Review: MAyArt watercolour paper (300gsm)

MAyArt Creativity watercolour paper is made by Malaysian company Maypap.


I’ve not heard of this brand and company before. Anyway, I bought this because of the extremely affordable price. I bought this for SGD 4.12 (USD ~$3.09) at Overjoyed, art store here in Singapore.

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The pad I bought has 12 sheets of A4-sized hotpress watercolour paper. The paper is bright white, 300gsm, acid-free and 100% cellulose. The paper is said to be from Netherlands.

The paper is also available in coldpress and 100% cotton.

I bought the hotpress version for the smooth surface which works better with mixed media.


Just for comparison purposes, the student grade Daler Rowney Aquafine watercolour paper (A4 sized) that I usually use is SGD 8.83. The Fabriano Studio watercolour paper (12 x 9) with 25% cotton is slightly more the two times the price of the MAyART.


This was drawn with mixed media, namely Koh-I-Noor Polycolor coloured pencils, Caran d’Ache Neocolor I and watercolour.

The paper is bright white and able to retain the vibrancy of the media applied on the surface.


Here’s another mixed media sketch with pen, ink, watercolour, coloured pencils and crayons.


The smooth surface works great with coloured pencils and crayons which are able to cover the paper almost completely very easily.


Limitation or downside to the paper is since it’s 100% cellulose, it’s difficult to use wet on wet techniques on it. Paint will just sink into the paper and not much even on a wet surface. Shown above are red horizontal lines painted over a wet surface and you can see the horizontal strokes obviously. With good quality 100% cotton watercolour paper, colour blends will be very smooth, and with the same test the horizontal strokes will blend and be barely noticeable.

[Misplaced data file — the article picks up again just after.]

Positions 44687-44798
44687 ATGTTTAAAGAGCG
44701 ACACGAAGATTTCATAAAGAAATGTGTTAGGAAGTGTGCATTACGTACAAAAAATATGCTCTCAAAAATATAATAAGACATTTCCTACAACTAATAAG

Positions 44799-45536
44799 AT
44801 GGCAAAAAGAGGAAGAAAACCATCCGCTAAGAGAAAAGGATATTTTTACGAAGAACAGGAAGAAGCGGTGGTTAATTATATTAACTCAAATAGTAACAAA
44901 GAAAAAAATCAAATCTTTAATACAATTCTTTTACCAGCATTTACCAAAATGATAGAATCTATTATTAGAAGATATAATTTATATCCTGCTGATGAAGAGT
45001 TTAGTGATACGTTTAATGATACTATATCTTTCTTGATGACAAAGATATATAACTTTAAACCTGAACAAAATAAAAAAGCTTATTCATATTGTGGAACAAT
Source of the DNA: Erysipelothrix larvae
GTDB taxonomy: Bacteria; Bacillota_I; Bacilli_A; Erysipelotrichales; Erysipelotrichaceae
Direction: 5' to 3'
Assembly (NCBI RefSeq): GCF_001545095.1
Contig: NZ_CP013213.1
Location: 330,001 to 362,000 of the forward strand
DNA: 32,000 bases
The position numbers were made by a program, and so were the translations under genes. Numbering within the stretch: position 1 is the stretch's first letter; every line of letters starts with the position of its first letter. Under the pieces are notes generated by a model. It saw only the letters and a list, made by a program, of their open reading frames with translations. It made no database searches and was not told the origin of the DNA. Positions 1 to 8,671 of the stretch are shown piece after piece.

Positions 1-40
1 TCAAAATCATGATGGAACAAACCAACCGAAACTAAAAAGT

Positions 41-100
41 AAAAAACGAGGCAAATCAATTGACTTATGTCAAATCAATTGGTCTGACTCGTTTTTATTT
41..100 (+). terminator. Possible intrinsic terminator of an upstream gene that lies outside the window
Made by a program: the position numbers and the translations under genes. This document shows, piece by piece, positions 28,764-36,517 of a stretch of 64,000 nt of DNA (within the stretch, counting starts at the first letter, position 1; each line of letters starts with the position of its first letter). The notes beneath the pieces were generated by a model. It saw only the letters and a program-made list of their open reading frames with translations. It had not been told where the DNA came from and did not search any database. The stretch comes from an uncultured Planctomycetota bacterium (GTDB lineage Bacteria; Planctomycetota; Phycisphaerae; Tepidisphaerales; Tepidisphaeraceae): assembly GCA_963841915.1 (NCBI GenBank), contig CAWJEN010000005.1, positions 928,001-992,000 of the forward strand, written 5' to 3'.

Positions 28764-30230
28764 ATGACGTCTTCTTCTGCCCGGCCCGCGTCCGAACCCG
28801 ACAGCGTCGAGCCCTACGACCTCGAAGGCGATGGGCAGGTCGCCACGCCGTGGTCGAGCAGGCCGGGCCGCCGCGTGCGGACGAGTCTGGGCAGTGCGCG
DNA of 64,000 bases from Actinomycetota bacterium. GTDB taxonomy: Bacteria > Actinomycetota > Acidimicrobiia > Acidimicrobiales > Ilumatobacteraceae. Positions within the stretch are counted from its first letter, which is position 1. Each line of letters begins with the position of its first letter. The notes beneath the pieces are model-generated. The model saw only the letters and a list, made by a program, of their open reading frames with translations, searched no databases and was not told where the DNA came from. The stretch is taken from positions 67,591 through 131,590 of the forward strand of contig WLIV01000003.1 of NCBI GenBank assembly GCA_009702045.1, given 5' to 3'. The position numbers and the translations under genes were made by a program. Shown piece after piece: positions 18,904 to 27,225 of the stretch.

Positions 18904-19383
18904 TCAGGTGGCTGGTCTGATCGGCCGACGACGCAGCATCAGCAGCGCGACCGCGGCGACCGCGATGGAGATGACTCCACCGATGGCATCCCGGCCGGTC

This paper is good for quick sketches, paint and go, for creating stylised artworks. It’s not good for loose watercolour with soft edges, colour blends and gradation. Creating colour blends will involve pushing the paint around rather than letting the paint and water do the job for you.

Layering or glazing is possible.


This ink sketch was painted with fountain pen ink filled in a waterbrush. The gray is Noodler’s Lexington Gray.

You can certainly use markers on this paper. Water-based markers work better. Alcohol markers will work but the paper will absorb lots of ink which will use up the markers real quick.

Conclusion

I already know 100% cellulose watercolour paper are not great for creating colour blends so it’s not a surprise that this paper performed badly with wet on wet techniques.

My sketching style to be quite stylised since I don’t paint with much colour blends or fading edges, so this paper is quite suitable for the type of sketches I create. The paper is also quite good for mixed media art.

The performance here is actually quite similar to the Fabriano Studio watercolour paper with 25% cotton content. But that’s almost two times more expensive. So this paper at SGD $4.12 is really worth the money. This is definitely paper I don’t mind buying again. And I like that the surface is bright white which really makes the colours look more vibrant.

I’m not sure if this paper can be found overseas in other countries though.

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Source: parkablogs.com

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